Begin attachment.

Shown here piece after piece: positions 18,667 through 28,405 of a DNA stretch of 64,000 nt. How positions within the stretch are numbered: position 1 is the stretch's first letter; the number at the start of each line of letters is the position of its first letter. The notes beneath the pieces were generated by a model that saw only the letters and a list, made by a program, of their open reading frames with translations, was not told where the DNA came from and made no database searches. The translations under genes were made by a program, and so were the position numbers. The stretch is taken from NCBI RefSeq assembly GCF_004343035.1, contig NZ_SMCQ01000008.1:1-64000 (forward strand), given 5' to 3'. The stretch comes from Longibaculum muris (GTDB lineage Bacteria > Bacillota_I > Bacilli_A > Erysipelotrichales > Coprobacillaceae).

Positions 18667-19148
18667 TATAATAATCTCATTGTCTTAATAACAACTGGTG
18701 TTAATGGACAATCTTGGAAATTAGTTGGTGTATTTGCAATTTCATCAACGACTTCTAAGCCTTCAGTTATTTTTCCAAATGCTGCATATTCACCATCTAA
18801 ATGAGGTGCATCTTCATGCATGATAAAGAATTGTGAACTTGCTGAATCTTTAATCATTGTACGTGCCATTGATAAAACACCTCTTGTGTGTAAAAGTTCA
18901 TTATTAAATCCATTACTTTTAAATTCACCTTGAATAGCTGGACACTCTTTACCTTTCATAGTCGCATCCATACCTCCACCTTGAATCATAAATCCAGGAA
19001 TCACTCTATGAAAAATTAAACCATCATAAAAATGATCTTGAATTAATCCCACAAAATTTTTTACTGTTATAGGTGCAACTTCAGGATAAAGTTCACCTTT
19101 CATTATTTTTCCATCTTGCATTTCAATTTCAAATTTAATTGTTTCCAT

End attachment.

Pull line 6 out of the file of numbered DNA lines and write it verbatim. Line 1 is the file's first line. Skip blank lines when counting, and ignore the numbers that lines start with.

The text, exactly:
18901 TTATTAAATCCATTACTTTTAAATTCACCTTGAATAGCTGGACACTCTTTACCTTTCATAGTCGCATCCATACCTCCACCTTGAATCATAAATCCAGGAA